WASHINGTON -- The Internal Revenue Service has suspended its regulation of tax-return preparers in response to a federal court ruling that said the agency lacked authority to run the program.
Hundreds of thousands of tax-return preparers as a result won’t have to register with the federal government, pass a competency test or meet continuing-education requirements.
“The Internal Revenue Service, working with the Department of Justice, continues to have confidence in the scope of its authority to administer this program,” the agency said in a statement on its website. “It is considering how best to address the court’s order and will take further action shortly.”
U.S. District Judge James Boasberg in Washington invalidated the regulations in a decision Jan. 18 and enjoined the IRS from enforcing them.
Boasberg, who was nominated by President Obama, wrote that the IRS overstepped its authority by relying on an 1884 law that allowed it to regulate people presenting cases before the Treasury Department.
“Filing a tax return would never, in normal usage, be described as ’presenting a case,’” he wrote. “At the time of filing, the taxpayer has no dispute with the IRS; there is no case to present.”
The rules were designed to impose standards on hundreds of thousands of return preparers who aren’t certified public accountants, attorneys or enrolled agents already licensed to practice before the IRS. The idea, promoted by former Commissioner Douglas Shulman, was to require minimum qualifications and help the agency combat tax fraud.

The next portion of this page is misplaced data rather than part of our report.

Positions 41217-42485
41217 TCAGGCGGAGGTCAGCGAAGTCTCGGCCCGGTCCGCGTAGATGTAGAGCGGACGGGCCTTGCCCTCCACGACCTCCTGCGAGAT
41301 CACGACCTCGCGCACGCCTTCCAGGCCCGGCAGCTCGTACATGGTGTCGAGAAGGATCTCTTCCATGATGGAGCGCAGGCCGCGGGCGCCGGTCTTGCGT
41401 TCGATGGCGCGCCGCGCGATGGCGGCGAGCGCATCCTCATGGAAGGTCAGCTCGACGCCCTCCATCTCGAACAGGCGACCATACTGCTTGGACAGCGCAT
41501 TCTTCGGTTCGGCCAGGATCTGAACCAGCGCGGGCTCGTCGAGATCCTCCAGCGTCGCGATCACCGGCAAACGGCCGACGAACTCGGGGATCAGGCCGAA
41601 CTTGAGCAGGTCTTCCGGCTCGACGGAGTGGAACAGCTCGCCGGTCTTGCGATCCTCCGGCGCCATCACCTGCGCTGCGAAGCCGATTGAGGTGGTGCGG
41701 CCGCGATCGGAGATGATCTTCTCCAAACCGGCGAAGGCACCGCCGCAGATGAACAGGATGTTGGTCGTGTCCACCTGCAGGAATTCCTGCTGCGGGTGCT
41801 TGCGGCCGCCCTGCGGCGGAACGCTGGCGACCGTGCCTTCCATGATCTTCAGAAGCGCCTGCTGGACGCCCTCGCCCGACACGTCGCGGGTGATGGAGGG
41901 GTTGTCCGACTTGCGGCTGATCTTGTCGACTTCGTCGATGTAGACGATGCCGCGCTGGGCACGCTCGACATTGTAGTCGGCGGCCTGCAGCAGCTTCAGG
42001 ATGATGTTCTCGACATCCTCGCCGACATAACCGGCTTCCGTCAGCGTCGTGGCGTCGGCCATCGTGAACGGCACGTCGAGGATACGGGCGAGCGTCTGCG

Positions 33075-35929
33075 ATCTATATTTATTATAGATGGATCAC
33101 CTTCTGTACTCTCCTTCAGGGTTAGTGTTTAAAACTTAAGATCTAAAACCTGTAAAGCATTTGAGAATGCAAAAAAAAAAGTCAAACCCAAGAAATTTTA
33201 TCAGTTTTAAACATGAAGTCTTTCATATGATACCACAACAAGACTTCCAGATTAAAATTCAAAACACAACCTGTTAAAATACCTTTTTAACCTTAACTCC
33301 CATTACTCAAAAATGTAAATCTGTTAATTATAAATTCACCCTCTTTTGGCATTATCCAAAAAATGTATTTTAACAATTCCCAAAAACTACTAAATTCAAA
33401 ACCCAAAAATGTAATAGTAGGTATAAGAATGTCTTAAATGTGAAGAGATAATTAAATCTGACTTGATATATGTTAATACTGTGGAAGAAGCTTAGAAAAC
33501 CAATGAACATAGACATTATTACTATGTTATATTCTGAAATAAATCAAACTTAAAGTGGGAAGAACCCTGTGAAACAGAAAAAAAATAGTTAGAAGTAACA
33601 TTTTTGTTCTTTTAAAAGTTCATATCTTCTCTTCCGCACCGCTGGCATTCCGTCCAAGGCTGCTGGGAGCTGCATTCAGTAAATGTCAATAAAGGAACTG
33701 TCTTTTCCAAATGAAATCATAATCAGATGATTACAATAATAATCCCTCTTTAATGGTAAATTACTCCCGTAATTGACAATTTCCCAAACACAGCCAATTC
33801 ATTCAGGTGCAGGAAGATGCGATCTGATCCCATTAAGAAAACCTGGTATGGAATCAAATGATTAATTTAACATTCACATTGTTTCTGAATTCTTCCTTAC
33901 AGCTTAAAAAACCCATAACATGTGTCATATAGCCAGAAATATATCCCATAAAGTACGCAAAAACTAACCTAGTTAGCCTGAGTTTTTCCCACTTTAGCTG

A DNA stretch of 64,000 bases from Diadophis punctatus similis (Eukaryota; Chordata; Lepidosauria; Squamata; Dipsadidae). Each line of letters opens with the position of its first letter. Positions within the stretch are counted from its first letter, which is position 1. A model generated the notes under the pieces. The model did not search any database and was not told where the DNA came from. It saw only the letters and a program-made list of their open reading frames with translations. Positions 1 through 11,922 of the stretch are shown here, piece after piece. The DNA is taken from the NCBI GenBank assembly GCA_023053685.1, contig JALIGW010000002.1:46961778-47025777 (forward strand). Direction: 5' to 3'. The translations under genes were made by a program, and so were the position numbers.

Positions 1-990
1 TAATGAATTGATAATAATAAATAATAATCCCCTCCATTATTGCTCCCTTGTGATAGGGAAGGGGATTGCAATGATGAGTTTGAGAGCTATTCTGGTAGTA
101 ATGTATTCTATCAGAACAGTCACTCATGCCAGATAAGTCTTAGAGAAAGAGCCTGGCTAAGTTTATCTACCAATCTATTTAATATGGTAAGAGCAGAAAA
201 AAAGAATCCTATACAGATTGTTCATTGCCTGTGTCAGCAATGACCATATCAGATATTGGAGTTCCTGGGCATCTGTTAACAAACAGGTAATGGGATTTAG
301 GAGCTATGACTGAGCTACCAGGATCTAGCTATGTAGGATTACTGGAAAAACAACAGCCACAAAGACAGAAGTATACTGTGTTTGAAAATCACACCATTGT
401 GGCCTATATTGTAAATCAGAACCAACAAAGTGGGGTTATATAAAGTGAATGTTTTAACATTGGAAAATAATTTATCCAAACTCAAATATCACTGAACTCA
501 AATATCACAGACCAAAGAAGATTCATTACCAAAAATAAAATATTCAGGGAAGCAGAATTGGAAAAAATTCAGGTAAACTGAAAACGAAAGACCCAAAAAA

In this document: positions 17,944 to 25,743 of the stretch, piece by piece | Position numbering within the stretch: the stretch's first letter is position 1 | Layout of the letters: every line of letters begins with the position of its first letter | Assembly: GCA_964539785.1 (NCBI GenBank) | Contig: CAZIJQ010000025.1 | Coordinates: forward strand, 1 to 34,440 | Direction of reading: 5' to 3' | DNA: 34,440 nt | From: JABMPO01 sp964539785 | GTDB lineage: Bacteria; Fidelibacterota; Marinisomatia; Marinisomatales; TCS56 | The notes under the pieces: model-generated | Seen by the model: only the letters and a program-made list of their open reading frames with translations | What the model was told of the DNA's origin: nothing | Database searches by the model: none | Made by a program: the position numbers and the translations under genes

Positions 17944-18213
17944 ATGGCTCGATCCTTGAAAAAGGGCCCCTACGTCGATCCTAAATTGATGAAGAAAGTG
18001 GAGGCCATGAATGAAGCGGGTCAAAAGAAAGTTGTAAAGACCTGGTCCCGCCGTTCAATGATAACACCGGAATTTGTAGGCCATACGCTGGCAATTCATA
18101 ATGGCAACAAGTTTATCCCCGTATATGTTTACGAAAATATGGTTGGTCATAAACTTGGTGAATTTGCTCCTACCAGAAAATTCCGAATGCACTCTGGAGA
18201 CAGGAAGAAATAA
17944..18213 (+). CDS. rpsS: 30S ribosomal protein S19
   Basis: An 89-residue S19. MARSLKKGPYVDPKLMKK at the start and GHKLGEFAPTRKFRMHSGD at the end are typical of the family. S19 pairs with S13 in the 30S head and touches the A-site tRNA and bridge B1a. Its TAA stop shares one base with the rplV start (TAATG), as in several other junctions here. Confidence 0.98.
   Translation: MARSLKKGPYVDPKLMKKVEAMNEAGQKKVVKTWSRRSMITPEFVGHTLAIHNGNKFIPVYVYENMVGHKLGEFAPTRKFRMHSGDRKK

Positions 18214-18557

Accountants and tax-preparation companies such as H&R Block Inc. and Intuit Inc. supported the rules.
Intuit, which makes TurboTax, was “disappointed” by the ruling, Dan Maurer, senior vice president and general manager of the consumer tax group, said in a statement today.
“The public interest is best served when all competing tax-service providers meet high standards,” he said.
John Ams, executive vice president of the National Society of Accountants in Alexandria, Va., said in an interview that the IRS had planned a conference call with affected groups today.
“We were all waiting for the result,” said Ams, a member of an IRS advisory board. “We were all aware of it. I think even the IRS was surprised because there was no hearing.”
The suit challenging the regulations was filed by return preparers, who were assisted by the libertarian-leaning Institute for Justice.